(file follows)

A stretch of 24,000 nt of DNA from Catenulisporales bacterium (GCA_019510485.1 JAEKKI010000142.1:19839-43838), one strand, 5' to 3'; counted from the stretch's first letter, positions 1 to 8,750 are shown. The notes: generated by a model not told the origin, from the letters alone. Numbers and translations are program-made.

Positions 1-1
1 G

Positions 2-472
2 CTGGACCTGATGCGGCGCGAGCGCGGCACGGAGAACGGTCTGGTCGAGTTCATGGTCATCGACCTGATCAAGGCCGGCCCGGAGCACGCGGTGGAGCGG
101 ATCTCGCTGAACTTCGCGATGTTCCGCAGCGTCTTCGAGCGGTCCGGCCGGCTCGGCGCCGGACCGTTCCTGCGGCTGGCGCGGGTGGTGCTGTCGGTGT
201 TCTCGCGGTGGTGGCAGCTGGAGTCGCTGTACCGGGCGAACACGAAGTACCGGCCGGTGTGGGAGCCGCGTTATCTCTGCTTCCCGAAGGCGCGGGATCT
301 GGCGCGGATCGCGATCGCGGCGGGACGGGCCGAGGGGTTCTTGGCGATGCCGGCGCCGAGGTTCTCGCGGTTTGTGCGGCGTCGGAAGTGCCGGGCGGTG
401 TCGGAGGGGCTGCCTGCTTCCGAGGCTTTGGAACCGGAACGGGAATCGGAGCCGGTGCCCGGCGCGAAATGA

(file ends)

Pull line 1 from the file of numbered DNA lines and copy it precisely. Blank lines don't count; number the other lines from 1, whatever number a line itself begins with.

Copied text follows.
A stretch of 24,000 nt of DNA from Catenulisporales bacterium (GCA_019510485.1 JAEKKI010000142.1:19839-43838), one strand, 5' to 3'; counted from the stretch's first letter, positions 1 to 8,750 are shown. The notes: generated by a model not told the origin, from the letters alone. Numbers and translations are program-made.